As the Kuskokwim 300 prepares for its 2021 race, the recent passing of Joe Demantle, Jr. is a sobering reminder of the impact this pandemic has had on life in the Kuskokwim Delta.
Joe was a strong supporter of the K300 right from the race’s first year in 1980. His family opened their home in Tuluksak as a checkpoint in the early years of the race, and Joe was there the first time the race showed up on a bitterly cold night. For him, the race was like the circus that came to his front yard. Despite temperatures about -45 that night, Joe went from team to team with high excitement as some of the big names of racing showed up. It was clear he intended to become a racer after that night, and he did, taking part in the race in 1985 when he became Rookie of the Year. He later went on to compete in numerous shorter races, including in 2020 until the race season was shut down by Covid-19. He planned to race this year, but was not able to because of quarantine. His final text to the race committee from a few weeks ago ought to bring tears to anyone who knew Joe. He wrote to say he was sad to miss the first race of the season:
“Really wished I could have but my quarantine will be over the 8th. But my mind will be with all of you, hope you guys have a great start…keep up your good works with this greatest of sports.”
Joe’s loss to Covid makes it clear that the disease can kill even the strongest members of our community. He was a vigorous and healthy person, actively involved in outdoor activities. He was well known for his ability to deal with the harsh conditions along the Kuskokwim River. He would often show up for races dressed for a trip to the grocery store. He would wear a jacket and hat, with no parka, even in the coldest of temperatures, and often he would remove the hat after a few miles of racing. He sometimes raced in tennis shoes. He was always happy while racing, and was very competitive, winning many races over the years.
One episode from that first race illustrates his ability to deal with the weather. On the first night of the 1980 race, the wind picked up and drove the windchill to unheard of levels, and a rookie racer named Dee Jonrowe headed out from Tuluksak for her first encounter with such conditions. It didn’t go well, and she ended up stalled on the river at the back of the pack. A blizzard hit and the snow stacked up around her sled, where she was tucked into her sleeping bag to wait out the storm. She was reported missing on the trail, and when I raced into Aniak, I was contacted from Bethel as race chairman to determine what to do. Someone suggested she was maybe camping on the trail. I had just come through the storm and knew no sane person would camp voluntarily in that mess. It was mid-afternoon, and Dee had been gone from Tuluksak for many hours. I urged sending a crew from Tuluksak to find her. Joe was in the crew that headed out. They searched the trail with no sign of Dee. Then totally by accident one of the snow machines bumped into her sled completely covered with snow just before darkness. Dee was rescued in the nick of time, after 16 hours in her sleeping bag, and taken to Tuluksak.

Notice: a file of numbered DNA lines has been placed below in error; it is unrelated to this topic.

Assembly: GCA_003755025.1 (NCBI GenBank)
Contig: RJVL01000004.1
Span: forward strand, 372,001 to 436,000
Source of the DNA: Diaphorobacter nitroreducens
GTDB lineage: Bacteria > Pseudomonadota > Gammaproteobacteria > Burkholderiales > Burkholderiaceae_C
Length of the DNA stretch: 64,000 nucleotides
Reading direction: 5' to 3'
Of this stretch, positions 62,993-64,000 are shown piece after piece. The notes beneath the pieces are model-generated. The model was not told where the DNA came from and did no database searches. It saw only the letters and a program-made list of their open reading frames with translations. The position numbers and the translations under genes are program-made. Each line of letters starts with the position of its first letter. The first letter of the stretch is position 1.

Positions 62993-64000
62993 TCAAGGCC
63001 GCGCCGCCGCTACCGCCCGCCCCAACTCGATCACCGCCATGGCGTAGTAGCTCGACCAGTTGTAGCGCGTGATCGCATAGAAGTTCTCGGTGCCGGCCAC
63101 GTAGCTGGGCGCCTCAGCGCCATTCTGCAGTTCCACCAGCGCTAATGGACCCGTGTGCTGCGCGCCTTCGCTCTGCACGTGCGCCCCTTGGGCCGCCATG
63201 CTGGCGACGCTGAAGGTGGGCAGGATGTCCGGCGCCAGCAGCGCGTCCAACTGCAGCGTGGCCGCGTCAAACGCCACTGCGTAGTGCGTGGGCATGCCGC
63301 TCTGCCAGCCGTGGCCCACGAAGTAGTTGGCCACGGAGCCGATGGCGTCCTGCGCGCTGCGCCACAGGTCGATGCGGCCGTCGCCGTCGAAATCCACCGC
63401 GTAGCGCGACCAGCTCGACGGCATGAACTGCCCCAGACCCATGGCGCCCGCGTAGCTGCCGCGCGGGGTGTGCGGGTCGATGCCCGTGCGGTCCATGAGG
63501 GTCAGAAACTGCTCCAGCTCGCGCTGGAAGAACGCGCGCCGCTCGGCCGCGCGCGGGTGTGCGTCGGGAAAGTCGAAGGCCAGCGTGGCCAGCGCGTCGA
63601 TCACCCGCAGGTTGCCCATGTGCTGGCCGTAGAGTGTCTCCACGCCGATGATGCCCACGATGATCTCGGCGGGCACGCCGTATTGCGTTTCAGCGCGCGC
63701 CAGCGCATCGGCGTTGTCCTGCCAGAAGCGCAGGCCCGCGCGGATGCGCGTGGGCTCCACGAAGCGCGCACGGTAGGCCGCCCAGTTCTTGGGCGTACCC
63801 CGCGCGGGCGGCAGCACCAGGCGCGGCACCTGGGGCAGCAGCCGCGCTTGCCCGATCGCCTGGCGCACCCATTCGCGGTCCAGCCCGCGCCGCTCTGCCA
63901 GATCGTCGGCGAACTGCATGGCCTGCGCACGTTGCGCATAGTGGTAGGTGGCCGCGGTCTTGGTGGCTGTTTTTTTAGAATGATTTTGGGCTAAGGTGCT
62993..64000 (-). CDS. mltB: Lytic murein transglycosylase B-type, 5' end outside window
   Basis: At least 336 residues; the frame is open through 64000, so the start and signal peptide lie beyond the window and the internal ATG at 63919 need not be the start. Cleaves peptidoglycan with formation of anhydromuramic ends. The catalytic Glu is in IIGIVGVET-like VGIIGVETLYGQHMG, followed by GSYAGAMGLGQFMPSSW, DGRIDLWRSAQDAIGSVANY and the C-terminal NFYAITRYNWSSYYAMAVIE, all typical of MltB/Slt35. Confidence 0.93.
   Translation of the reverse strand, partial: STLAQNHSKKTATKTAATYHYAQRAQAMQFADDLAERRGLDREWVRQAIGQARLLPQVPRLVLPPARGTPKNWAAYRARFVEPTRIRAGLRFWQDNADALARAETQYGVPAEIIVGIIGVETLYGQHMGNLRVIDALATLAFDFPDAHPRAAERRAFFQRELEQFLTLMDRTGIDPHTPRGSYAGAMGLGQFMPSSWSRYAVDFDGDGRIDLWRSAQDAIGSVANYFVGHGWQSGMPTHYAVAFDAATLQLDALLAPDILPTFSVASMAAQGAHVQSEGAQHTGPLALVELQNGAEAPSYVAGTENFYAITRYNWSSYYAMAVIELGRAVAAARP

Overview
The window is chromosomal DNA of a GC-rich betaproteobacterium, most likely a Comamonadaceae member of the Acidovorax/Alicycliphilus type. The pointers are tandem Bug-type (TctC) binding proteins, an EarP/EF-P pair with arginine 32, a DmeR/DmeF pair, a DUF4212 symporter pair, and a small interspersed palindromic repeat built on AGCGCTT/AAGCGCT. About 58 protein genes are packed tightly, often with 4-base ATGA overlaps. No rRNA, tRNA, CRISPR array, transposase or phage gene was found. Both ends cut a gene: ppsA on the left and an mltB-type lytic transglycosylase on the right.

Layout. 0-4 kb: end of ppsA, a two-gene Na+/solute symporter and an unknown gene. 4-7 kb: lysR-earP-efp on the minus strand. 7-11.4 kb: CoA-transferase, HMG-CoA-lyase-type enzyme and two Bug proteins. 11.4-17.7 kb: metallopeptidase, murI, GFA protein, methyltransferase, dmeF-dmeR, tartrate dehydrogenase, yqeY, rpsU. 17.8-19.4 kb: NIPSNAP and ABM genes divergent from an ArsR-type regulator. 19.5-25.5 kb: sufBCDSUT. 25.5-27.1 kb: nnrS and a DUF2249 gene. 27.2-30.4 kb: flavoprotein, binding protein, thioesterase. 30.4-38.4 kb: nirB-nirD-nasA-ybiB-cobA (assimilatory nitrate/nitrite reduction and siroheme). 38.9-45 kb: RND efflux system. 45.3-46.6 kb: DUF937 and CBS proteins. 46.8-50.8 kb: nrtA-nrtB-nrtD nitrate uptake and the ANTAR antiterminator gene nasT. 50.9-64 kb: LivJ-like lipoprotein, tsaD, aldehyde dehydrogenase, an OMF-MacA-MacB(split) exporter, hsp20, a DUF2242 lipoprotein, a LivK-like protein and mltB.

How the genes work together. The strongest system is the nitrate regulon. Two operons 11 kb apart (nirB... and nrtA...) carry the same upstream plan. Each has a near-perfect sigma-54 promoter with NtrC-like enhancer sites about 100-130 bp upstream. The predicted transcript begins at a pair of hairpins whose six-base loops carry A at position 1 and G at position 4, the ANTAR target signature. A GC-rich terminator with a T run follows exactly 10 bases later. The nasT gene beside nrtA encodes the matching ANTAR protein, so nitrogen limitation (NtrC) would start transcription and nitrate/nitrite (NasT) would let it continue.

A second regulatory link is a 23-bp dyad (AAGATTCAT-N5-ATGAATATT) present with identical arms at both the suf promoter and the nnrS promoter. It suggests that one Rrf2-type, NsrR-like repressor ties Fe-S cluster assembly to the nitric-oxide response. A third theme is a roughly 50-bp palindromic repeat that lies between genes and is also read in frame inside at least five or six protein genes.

The following year another storm hit during the race, and when the teams arrived back in Kalskag on their return to Bethel, the trail was covered with a foot of new soft snow. No one wanted to break trail, so the teams stacked up in Kalskag. An enduring memory of that wait is the image of George Attla and Susan Butcher sleeping on the pool table at the community hall, side-by-side. The wait ended when Joe showed up at about 5 am with his basketball team, arriving for a tourney that night. They heard there was no trail so they started their trip in the middle of the night to make a trail for the racers. I recall him entering the checkpoint and announcing “There’s a trail out there guys.”
I can’t relate the number of times Joe has aided the race, but whenever there was an issue in the Tuluksak area I called Joe. He used to buy dogs from me, and I never charged market value for those animals because he was such a good guy. I have never encountered anyone that would claim otherwise. In addition to his mushing skills, Joe was an excellent basketball player and a community leader. Joe leaves a hole in the Kuskokwim 300 family and in the Kuskokwim River community.
Many times when Joe was introduced at race functions he would thank the Kuskokwim 300 race committee and would sometimes personally thank me for my involvement. I don’t know if I ever personally thanked Joe when it was my turn at the microphone other than a blanket thanks to all of our race volunteers. But now, from the K300 and me, thank you Joe, and Happy Trails!
- Myron Angstman, K300 Race Committee Chairman
Photo credit: Joe Joe Prince